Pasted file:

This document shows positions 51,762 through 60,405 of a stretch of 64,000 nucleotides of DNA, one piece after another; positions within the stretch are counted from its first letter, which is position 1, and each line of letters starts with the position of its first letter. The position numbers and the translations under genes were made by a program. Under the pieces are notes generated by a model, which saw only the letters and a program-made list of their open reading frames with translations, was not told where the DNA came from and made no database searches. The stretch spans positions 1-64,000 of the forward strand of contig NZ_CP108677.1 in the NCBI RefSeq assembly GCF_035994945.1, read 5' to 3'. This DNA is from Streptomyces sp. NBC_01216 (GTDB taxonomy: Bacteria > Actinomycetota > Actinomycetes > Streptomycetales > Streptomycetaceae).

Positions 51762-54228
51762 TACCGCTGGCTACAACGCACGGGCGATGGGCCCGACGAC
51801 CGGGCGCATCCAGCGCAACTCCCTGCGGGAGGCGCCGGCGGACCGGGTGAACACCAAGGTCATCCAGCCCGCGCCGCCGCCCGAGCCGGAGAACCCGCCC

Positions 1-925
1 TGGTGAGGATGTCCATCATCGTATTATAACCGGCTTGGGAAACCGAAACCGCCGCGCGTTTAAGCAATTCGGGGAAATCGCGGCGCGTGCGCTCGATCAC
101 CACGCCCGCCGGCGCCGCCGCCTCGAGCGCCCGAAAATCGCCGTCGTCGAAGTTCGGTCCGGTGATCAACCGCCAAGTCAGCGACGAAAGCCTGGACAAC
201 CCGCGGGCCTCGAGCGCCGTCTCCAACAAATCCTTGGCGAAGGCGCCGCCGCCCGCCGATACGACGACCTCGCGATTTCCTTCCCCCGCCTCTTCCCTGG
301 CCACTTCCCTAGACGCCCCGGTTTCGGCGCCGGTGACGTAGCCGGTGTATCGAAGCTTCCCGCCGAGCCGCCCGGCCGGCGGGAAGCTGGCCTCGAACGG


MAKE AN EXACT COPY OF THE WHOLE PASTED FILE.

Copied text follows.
This document shows positions 51,762 through 60,405 of a stretch of 64,000 nucleotides of DNA, one piece after another; positions within the stretch are counted from its first letter, which is position 1, and each line of letters starts with the position of its first letter. The position numbers and the translations under genes were made by a program. Under the pieces are notes generated by a model, which saw only the letters and a program-made list of their open reading frames with translations, was not told where the DNA came from and made no database searches. The stretch spans positions 1-64,000 of the forward strand of contig NZ_CP108677.1 in the NCBI RefSeq assembly GCF_035994945.1, read 5' to 3'. This DNA is from Streptomyces sp. NBC_01216 (GTDB taxonomy: Bacteria > Actinomycetota > Actinomycetes > Streptomycetales > Streptomycetaceae).

Positions 51762-54228
51762 TACCGCTGGCTACAACGCACGGGCGATGGGCCCGACGAC
51801 CGGGCGCATCCAGCGCAACTCCCTGCGGGAGGCGCCGGCGGACCGGGTGAACACCAAGGTCATCCAGCCCGCGCCGCCGCCCGAGCCGGAGAACCCGCCC

Positions 1-925
1 TGGTGAGGATGTCCATCATCGTATTATAACCGGCTTGGGAAACCGAAACCGCCGCGCGTTTAAGCAATTCGGGGAAATCGCGGCGCGTGCGCTCGATCAC
101 CACGCCCGCCGGCGCCGCCGCCTCGAGCGCCCGAAAATCGCCGTCGTCGAAGTTCGGTCCGGTGATCAACCGCCAAGTCAGCGACGAAAGCCTGGACAAC
201 CCGCGGGCCTCGAGCGCCGTCTCCAACAAATCCTTGGCGAAGGCGCCGCCGCCCGCCGATACGACGACCTCGCGATTTCCTTCCCCCGCCTCTTCCCTGG
301 CCACTTCCCTAGACGCCCCGGTTTCGGCGCCGGTGACGTAGCCGGTGTATCGAAGCTTCCCGCCGAGCCGCCCGGCCGGCGGGAAGCTGGCCTCGAACGG